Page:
25.03.19 The 15 years old Climate Activist Greta Thunberg nominated for Nobel peace prize.
Climate strike founder put up for award ahead of global strikes planned in more than 105 countries. Greta Thunberg, the founder of the Youth Strike for Climate movement, has been nominated for the Nobel peace prize, just before the biggest day yet of global action. Thunberg began a solo protest in Sweden in August but has since inspired students around the globe. Strikes are expected in 1,659 towns and cities in 105 countries on Friday, involving hundreds of thousands of young people. Thunberg is famous for her blunt speaking. “We must change almost everything in our current societies,” she told businesspeople and politicians at Davos. “Adults keep saying: ‘We owe it to the young people to give them hope.’ But I don’t want your hope. I don’t want you to be hopeful. I want you to panic.” Thunberg is telling us that our current political and economic systems are no longer fit for purpose. She is pointing out that the emperor has no clothes. What can we learn from Greta Thunberg’s speeches? 1.We are running out of time, but it is not too late to save the planet 2.The decision to adopt clean air and eco-friendly policies is perhaps more simple than we thought 3.We need to start taking climate change more seriously 4.Greta Thunberg’s determination knows no bounds 5.“You are never too small to make a difference” Credit: Goalcast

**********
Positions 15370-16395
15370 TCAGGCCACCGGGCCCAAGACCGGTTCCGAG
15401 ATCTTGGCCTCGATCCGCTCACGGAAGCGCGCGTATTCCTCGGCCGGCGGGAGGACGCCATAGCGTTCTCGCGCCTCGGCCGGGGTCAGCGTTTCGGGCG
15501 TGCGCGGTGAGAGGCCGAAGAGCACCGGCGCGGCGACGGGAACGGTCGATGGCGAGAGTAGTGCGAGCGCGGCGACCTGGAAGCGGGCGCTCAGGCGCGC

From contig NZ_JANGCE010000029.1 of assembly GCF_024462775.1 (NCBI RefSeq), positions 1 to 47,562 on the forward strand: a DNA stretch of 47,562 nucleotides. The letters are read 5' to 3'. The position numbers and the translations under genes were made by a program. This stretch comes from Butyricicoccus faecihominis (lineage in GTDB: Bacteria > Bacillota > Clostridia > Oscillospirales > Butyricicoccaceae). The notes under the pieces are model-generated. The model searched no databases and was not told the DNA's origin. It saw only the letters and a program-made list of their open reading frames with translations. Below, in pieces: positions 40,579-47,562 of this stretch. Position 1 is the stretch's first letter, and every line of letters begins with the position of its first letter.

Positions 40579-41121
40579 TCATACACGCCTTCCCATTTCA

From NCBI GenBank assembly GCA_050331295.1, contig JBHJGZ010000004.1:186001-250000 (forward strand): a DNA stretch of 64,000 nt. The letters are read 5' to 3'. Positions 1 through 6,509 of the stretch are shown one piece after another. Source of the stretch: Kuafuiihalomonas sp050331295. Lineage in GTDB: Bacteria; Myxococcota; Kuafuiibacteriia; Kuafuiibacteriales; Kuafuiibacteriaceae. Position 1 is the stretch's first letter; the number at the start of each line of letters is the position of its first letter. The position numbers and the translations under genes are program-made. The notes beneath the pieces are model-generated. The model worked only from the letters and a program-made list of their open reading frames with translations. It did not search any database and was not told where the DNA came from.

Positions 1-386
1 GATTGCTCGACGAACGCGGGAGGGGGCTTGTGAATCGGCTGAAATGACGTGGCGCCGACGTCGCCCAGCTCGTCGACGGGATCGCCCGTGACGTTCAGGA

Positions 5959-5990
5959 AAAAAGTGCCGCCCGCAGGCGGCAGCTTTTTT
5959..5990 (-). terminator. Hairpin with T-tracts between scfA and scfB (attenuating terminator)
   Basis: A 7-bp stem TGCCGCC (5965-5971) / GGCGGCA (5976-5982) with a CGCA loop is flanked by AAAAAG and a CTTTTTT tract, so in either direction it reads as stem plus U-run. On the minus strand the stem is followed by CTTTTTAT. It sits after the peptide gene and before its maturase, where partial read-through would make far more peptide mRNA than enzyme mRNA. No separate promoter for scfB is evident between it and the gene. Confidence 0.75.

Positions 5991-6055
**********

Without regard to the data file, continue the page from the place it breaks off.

Poverty deprives people of adequate education, health care and of life's most basic necessities- safe living conditions (including clean air and clean drinking water) and an adequate food supply. The developed (industrialized) countries today account for roughly 20 percent of the world's population but control about 80 percent of the world's wealth.
Poverty and pollution seem to operate in a vicious cycle that, so far, has been hard to break. Even in the developed nations, the gap between the rich and the poor is evident in their respective social and environmental conditions.